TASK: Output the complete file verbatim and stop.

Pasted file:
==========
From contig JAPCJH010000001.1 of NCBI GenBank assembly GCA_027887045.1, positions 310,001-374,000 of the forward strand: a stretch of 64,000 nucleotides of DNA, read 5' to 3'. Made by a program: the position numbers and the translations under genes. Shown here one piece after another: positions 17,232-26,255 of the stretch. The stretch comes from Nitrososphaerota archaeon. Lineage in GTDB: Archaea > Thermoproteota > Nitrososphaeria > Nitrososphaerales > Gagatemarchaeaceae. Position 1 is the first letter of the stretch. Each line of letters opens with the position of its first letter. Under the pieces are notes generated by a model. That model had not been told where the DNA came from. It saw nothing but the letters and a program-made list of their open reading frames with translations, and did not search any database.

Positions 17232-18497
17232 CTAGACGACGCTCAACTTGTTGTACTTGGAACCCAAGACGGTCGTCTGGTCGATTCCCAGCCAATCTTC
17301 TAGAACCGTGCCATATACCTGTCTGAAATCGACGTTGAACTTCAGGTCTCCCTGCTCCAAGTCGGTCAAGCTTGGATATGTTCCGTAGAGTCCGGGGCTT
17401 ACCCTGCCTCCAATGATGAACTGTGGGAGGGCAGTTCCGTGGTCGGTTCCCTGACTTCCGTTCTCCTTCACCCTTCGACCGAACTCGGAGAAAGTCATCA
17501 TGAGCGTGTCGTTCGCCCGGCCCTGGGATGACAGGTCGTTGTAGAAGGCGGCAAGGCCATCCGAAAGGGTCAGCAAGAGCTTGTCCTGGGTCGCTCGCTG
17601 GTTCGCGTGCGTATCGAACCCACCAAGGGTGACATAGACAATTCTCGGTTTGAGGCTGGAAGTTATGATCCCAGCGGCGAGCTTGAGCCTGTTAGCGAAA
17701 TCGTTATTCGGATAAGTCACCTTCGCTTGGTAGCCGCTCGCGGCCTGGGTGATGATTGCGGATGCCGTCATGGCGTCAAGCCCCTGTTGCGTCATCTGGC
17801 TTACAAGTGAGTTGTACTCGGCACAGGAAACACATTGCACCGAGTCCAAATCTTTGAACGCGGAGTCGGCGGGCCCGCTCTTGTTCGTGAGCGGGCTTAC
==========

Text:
From contig JAPCJH010000001.1 of NCBI GenBank assembly GCA_027887045.1, positions 310,001-374,000 of the forward strand: a stretch of 64,000 nucleotides of DNA, read 5' to 3'. Made by a program: the position numbers and the translations under genes. Shown here one piece after another: positions 17,232-26,255 of the stretch. The stretch comes from Nitrososphaerota archaeon. Lineage in GTDB: Archaea > Thermoproteota > Nitrososphaeria > Nitrososphaerales > Gagatemarchaeaceae. Position 1 is the first letter of the stretch. Each line of letters opens with the position of its first letter. Under the pieces are notes generated by a model. That model had not been told where the DNA came from. It saw nothing but the letters and a program-made list of their open reading frames with translations, and did not search any database.

Positions 17232-18497
17232 CTAGACGACGCTCAACTTGTTGTACTTGGAACCCAAGACGGTCGTCTGGTCGATTCCCAGCCAATCTTC
17301 TAGAACCGTGCCATATACCTGTCTGAAATCGACGTTGAACTTCAGGTCTCCCTGCTCCAAGTCGGTCAAGCTTGGATATGTTCCGTAGAGTCCGGGGCTT
17401 ACCCTGCCTCCAATGATGAACTGTGGGAGGGCAGTTCCGTGGTCGGTTCCCTGACTTCCGTTCTCCTTCACCCTTCGACCGAACTCGGAGAAAGTCATCA
17501 TGAGCGTGTCGTTCGCCCGGCCCTGGGATGACAGGTCGTTGTAGAAGGCGGCAAGGCCATCCGAAAGGGTCAGCAAGAGCTTGTCCTGGGTCGCTCGCTG
17601 GTTCGCGTGCGTATCGAACCCACCAAGGGTGACATAGACAATTCTCGGTTTGAGGCTGGAAGTTATGATCCCAGCGGCGAGCTTGAGCCTGTTAGCGAAA
17701 TCGTTATTCGGATAAGTCACCTTCGCTTGGTAGCCGCTCGCGGCCTGGGTGATGATTGCGGATGCCGTCATGGCGTCAAGCCCCTGTTGCGTCATCTGGC
17801 TTACAAGTGAGTTGTACTCGGCACAGGAAACACATTGCACCGAGTCCAAATCTTTGAACGCGGAGTCGGCGGGCCCGCTCTTGTTCGTGAGCGGGCTTAC